Tuesday, August 5, 7:07 ET: Bud Norris @ Mark Buehrle
Norris has made three starts since the All-Star break, pitching quite well in two games against the Angels, but struggling against the Mariners. His current ERA is pretty nice, but his peripherals suggest some luck involved, as he has a career-low BABiP (.279) and an above-average strand rate.
Buehrle this year looks more like the pitcher Toronto thought they were getting after their big trade with the Marlins in the '12-'13 offseason. His current ERA is impressive, but even someone who has such a track record of defying his peripherals probably can't keep the gap quite so large all year. Buehrle throws three fastballs (four-seamer, sinker, and cutter), plus a curveball and changeup. He pitches lefties and righties pretty similarly, using his fastballs nearly two-thirds of the time and his change a little more than his curve. The main difference is that he goes to his sinker as an out pitch against righties, while he prefers his changeup late in the count against fellow lefties.
Maybe hot: Nick Markakis (1.154 OPS, 50 PA), Delmon Young (1.108 OPS, 50 PA)
Likely not: J.J. Hardy (.357 OPS, 29 PA), Nelson Cruz (.170 OPS, 18 PA)
Wednesday, August 6, 7:07 ET: Wei-Yin Chen @ Drew Hutchison
Chen is coming off of two great starts against Seattle, allowing just one run over 15.1 IP and striking out eleven while walking only two. Oddly enough, he hasn't made a start against Toronto since late 2012. Chen's FIP-ERA difference might suggest he's benefited from some luck, but his HR/FB% is still a little high (12.7%). His xFIP, which adjusts FIP based on a league-average home run rate, is 3.70, in line with his ERA.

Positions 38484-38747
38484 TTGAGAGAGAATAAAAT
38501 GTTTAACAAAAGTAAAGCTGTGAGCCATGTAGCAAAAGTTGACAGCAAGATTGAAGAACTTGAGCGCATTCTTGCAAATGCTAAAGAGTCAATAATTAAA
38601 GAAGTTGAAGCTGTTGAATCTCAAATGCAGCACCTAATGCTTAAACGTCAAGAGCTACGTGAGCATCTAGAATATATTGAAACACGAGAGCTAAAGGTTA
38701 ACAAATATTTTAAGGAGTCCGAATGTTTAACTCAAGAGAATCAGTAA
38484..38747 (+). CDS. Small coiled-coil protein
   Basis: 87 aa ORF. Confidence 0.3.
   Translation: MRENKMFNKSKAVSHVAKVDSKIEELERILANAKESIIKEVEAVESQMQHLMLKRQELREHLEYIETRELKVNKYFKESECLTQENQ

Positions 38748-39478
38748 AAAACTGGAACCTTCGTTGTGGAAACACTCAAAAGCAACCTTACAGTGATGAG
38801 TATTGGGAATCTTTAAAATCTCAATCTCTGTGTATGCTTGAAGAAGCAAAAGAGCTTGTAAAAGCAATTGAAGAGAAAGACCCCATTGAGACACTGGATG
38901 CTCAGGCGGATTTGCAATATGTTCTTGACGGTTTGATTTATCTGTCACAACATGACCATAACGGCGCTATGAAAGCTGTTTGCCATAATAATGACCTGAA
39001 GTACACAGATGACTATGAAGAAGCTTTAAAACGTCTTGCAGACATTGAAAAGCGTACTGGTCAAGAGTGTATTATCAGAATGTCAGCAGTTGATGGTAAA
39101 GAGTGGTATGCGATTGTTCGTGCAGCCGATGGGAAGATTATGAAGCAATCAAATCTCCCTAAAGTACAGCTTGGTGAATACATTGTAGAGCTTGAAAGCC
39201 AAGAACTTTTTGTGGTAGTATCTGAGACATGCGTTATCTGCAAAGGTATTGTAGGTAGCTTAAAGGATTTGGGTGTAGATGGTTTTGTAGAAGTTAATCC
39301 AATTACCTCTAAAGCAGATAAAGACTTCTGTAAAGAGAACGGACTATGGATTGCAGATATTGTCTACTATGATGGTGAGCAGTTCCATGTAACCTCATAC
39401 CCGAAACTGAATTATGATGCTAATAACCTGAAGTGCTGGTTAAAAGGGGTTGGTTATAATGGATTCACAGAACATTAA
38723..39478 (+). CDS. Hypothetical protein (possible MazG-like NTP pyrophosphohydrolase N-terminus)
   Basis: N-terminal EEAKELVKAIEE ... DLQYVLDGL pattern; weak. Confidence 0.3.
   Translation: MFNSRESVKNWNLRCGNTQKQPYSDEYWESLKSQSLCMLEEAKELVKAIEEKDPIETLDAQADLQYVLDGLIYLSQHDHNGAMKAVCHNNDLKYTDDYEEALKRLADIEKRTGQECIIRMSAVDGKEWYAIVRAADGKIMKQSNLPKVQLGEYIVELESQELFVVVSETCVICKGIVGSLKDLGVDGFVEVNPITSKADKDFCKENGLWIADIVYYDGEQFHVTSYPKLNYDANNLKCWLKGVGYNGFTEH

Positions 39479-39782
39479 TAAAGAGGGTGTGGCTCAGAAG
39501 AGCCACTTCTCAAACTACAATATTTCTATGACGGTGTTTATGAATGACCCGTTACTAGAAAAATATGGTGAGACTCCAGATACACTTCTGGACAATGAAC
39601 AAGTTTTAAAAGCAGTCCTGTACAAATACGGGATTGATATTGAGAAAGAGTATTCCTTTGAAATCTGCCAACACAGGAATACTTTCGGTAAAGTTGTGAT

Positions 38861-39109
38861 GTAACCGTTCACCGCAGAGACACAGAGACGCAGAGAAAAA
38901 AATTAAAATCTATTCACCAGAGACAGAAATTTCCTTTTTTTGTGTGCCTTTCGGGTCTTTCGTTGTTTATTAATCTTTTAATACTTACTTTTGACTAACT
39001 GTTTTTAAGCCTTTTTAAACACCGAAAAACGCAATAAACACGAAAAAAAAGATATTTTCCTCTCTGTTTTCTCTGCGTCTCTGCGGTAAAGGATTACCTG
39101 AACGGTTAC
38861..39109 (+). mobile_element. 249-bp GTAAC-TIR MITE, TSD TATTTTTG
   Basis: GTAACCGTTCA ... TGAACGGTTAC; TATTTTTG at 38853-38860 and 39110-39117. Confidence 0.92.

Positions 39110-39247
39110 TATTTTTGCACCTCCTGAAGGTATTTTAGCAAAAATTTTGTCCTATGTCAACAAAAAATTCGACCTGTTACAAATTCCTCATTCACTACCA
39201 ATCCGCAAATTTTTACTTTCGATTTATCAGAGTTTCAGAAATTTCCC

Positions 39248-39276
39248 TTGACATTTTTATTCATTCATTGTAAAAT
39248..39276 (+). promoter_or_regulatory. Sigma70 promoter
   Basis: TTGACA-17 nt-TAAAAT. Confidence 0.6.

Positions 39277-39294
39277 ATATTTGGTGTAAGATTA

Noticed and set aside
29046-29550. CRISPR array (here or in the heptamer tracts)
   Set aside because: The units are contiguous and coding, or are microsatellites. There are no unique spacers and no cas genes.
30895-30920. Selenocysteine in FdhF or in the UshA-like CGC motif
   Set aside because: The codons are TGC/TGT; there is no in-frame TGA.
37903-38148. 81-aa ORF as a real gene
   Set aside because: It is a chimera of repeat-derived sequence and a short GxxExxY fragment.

Hutchison lost part of 2012 and most of 2013 to Tommy John surgery, not seeing any time in the majors last year. His peripherals this year are decent (strikeout and walk rates right around the league average), but his ERA isn't, despite the usual indicators of luck (BABiP, LOB%, HR/FB%) suggesting nothing out of the ordinary. The righty throws mostly four-seam fastballs a little over half of the time to all hitters, adding the occasional two-seamer. Against righties, he'll also turn to his slider in all counts, while against lefties, he saves it for when he's ahead in the count or has two strikes, mixing in changeups instead in other counts.
Thursday, August 7, 7:07 ET: Miguel Gonzalez @ J.A. Happ
Gonzalez has managed two quality starts in three outings since the All-Star break, giving up three runs over 13.2 on the West Coast but allowing four runs in five innings at Camden Yards on Saturday. All things considered, that's pretty good, since he's struck out only seven and walked just as many over that span. Gonzalez's FIP frightens me, folks. Like Chen, he's perhaps had some tough luck with home runs (13.5% HR/FB, 4.65 xFIP), but a lot of his apparent success this year is in his well-above-average strand rate (81.9% LOB).
After suffering some lower back issues and starting off the season in Toronto's bullpen, Happ's been a fairly typical back-end starter. His numbers aren't great, and he averages less than six innings per start, but he's stuck in the rotation since early May. The Orioles saw him back in June and managed only one run over six innings. Happ throws lots of fastballs, mostly four-seamers, but some sinkers and cutters, too. Fellow lefties see offspeed stuff just 10% of the time, and while righties see changeups more often, Happ still throws over 75% fastballs to them.
Maybe hot: Adam Jones (1.038 OPS, 14 PA)
Likely not: Delmon Young (.400 OPS, 10 PA)
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